R2 2 0 1e3; down
P1 2_2 0_2; down, v=V_{o}
W 2 2_2; right, size=1.5
W 0_1 0; right
W 0 0_2; right
'''

fn="voltageDivider.sch"
with open(fn, "w") as text_file:
text_file.write(sch)

# Create a circuit from a netlist file
netlist_cct = Circuit(fn)

netlist_cct.draw() The ability to create – and share – circuit diagrams in a Python context that plays nicely with Jupyter notebooks is handy, but the lcapy approach becomes really useful if we want to produce other assets around the circuit we’ve just created.

For example, in the case of the above circuit, how do the various voltage levels across the resistors respond when we switch on the sinusoidal source?

import numpy as np

t = np.linspace(0, 5, 1000)
vr = netlist_cct.R2.v.evaluate(t)


Let’s see what voltage response looks like:

from matplotlib.pyplot import figure, savefig

fig = figure()
ax = fig.add_subplot(111, title='Resistor R2 voltage')

# The response voltage across R2
ax.plot(t, vr, linewidth=2)

# The input voltage, Vi
ax.plot(t, netlist_cct.Vi.v.evaluate(t), linewidth=2, color='red')

# The voltage aceoss R1
ax.plot(t, netlist_cct.R1.v.evaluate(t), linewidth=2, color='green')

ax.set_xlabel('Time (s)')
ax.set_ylabel('Resistor voltage (V)');


Not the best example, admittedly, but you get the idea! Being a matplotlib chart, we can style it as we would any matplotlb chart. Or use a different plotting library altogether, such as plotly, to create interactive HTML charts.

Here’s another example, where I’ve created a simple interactive to let me see the effect of changing one of the component values on the response of a circuit to a step input:

from ipywidgets import interact

@interact(R=(1,10,1))
def response(R=1):
cct = Circuit()

import numpy as np
t = np.linspace(0, 0.01, 1000)
vr = cct.R.v.evaluate(t)

from matplotlib.pyplot import figure, savefig
fig = figure()
ax = fig.add_subplot(111, title='Resistor voltage (R={}$\Omega$)'.format(R))
ax.plot(t, vr, linewidth=2)
ax.set_xlabel('Time (s)')
ax.set_ylabel('Resistor voltage (V)')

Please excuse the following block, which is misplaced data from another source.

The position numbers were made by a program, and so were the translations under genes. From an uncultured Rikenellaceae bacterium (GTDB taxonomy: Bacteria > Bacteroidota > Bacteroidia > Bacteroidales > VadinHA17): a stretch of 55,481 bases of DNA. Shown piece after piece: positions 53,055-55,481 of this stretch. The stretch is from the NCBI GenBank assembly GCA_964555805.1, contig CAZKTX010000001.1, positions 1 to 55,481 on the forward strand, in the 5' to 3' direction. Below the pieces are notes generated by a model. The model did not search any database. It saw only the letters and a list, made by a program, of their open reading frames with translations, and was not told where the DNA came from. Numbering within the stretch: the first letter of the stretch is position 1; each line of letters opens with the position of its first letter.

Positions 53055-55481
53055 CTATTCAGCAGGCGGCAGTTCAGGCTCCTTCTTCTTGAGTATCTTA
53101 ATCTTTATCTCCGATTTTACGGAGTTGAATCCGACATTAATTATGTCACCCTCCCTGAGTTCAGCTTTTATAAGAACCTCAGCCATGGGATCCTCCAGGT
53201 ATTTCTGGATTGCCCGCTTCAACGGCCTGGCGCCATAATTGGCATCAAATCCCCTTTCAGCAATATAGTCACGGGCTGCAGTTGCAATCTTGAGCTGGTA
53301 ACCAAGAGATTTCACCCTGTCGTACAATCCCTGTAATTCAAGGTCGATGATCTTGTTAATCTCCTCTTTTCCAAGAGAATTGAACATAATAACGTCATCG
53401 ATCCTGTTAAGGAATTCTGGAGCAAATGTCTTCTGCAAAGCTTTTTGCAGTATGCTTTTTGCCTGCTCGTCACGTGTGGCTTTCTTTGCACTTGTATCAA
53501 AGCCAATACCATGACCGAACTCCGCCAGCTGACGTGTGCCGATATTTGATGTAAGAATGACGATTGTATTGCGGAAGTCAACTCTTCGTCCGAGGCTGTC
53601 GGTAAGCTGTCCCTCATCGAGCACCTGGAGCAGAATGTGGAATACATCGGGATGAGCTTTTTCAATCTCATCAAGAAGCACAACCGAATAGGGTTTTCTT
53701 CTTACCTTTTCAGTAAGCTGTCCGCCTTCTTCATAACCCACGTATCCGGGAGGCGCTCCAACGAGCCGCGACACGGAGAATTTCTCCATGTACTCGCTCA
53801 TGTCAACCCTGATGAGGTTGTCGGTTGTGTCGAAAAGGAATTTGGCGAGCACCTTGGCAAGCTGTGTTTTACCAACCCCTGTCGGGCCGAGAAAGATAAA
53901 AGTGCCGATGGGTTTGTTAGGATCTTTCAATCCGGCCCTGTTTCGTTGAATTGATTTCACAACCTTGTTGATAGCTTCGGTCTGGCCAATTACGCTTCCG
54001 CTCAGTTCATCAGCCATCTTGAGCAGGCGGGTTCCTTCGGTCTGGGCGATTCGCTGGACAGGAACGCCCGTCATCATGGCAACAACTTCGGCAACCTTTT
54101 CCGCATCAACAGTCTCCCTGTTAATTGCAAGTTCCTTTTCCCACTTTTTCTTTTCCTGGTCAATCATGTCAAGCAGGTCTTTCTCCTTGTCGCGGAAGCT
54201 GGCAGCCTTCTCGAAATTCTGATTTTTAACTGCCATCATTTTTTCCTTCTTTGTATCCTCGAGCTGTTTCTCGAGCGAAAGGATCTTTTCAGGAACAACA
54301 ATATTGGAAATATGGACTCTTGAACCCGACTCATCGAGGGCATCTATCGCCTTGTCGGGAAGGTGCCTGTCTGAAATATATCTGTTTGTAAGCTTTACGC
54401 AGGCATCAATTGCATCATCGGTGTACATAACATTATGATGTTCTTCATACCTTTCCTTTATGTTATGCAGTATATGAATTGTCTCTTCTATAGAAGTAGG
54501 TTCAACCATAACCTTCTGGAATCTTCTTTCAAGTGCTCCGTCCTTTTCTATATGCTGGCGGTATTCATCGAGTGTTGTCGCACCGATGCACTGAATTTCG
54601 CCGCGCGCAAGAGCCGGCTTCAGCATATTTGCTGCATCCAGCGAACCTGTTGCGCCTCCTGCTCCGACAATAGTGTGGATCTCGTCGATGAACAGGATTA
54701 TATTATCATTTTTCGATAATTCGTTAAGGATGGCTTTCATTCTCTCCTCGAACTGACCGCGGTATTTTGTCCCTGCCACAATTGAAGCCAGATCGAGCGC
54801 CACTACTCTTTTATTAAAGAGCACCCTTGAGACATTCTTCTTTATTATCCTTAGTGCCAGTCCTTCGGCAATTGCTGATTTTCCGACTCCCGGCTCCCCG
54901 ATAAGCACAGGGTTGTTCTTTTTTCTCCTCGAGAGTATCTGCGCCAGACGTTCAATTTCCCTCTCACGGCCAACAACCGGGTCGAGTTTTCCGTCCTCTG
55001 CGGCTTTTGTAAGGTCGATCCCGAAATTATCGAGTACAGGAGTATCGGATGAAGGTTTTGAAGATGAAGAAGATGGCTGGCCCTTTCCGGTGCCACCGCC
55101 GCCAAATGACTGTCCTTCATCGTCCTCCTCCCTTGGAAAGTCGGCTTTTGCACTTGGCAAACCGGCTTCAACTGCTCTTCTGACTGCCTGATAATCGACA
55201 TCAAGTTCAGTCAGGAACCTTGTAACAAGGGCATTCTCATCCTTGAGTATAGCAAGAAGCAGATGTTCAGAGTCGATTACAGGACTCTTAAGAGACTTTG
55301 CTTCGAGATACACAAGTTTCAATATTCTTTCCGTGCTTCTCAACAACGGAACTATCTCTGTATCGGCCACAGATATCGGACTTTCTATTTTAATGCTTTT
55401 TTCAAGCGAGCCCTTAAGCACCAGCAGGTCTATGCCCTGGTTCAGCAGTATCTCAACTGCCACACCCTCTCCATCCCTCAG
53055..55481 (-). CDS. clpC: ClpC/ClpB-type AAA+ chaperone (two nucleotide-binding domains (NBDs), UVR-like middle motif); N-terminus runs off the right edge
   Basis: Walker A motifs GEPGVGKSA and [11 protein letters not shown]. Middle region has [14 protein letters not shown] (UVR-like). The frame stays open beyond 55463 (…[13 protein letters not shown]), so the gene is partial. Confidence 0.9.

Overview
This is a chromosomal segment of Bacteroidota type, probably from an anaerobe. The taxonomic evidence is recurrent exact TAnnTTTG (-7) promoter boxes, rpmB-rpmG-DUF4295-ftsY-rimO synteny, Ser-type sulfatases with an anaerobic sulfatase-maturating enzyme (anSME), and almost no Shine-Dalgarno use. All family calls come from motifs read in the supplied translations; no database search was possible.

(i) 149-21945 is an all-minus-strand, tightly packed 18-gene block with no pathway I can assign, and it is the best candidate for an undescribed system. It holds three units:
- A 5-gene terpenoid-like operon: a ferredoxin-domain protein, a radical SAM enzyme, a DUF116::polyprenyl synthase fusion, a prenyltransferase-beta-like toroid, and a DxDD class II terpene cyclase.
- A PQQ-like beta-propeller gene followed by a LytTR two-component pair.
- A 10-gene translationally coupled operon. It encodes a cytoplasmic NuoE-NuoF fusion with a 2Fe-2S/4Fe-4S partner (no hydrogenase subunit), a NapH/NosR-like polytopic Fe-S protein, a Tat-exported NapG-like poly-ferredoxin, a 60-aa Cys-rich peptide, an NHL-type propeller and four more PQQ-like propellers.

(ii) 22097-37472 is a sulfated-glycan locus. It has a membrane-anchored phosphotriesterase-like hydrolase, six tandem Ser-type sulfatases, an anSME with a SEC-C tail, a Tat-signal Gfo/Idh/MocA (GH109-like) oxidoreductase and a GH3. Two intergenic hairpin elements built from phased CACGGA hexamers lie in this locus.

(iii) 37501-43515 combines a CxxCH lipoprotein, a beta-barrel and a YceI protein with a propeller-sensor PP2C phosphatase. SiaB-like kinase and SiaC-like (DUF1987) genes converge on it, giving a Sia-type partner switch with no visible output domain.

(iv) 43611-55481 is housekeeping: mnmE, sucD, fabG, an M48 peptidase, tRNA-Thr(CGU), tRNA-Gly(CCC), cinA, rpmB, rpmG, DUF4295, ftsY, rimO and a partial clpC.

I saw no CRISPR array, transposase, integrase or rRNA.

ax.grid(True)

cct.draw() Using the network description of a circuit, it only takes a couple of lines to define a circuit and then get the transient response to a step function for it:

from lcapy import Vstep, R, C, L
from numpy import linspace

underDampedRLC = Vstep(10) + R(0.1) + L(0.2, 0)+ C(0.4, 0)
underDampedRLC.draw();

t = linspace(0, 10, 1000)

underDampedRLC.Isc.transient_response().plot(t); Or a frequency response:

n = Vstep(20) + R(5) + C(10)
n.draw()

vf = linspace(0, 1, 4000)
n.Isc.frequency_response().plot(vf, log_scale=True); Should convert current expression to time-domain first


It’s trivial to make an end user application around a function that lets us select component values and explore the effect they have on the damping.

Note

This will only work interactively within a notebook or via a Thebe enabled code cell hooked up to a Jupyter kernel somewhere.

@interact(R1=(0.1, 10),L1=(0.01, 1),C1=(0.01,0.5))
def damping(R1=0.1,L1=0.2,C1=0.4):
underDampedRLC = Vstep(10) + R(R1) + L(L1)+ C(C1)
underDampedRLC.draw();

t = linspace(0, 10, 1000)

underDampedRLC.Isc.transient_response().plot(t);  As well as the numerical analysis, lcapy also supports a range of symbolic analysis functions. For example, consider a parallel resistor circuit, defined using a network description:

parallelR = R('R_1') | R('R_2')
parallelR.draw() We can find the overall resistance in simplest terms:

parallelR.simplify().R Note

The ability to simplify expressions – as in the example of the simplified expressions for overall capacitance or resistance in the parallel circuit examples above – directly from a circuit description whilst at the same time using that circuit description to render the circuit diagram, also reduces the amount of separation between those two outputs to zero – they are both generated from the self-same source item.

We can do a similar thing for parallel capacitors:

parallelC = C('C_1') | C('C_2')
parallelC.draw()

parallelC.simplify().C  We can fudge the creation of text around this representation:

from IPython.display import Latex
# Hmmm, could we make some cell block magic for this

txt = f"The overall resistance value simplifies to: {parallelR.simplify().R._repr_latex_()}"

Latex( txt)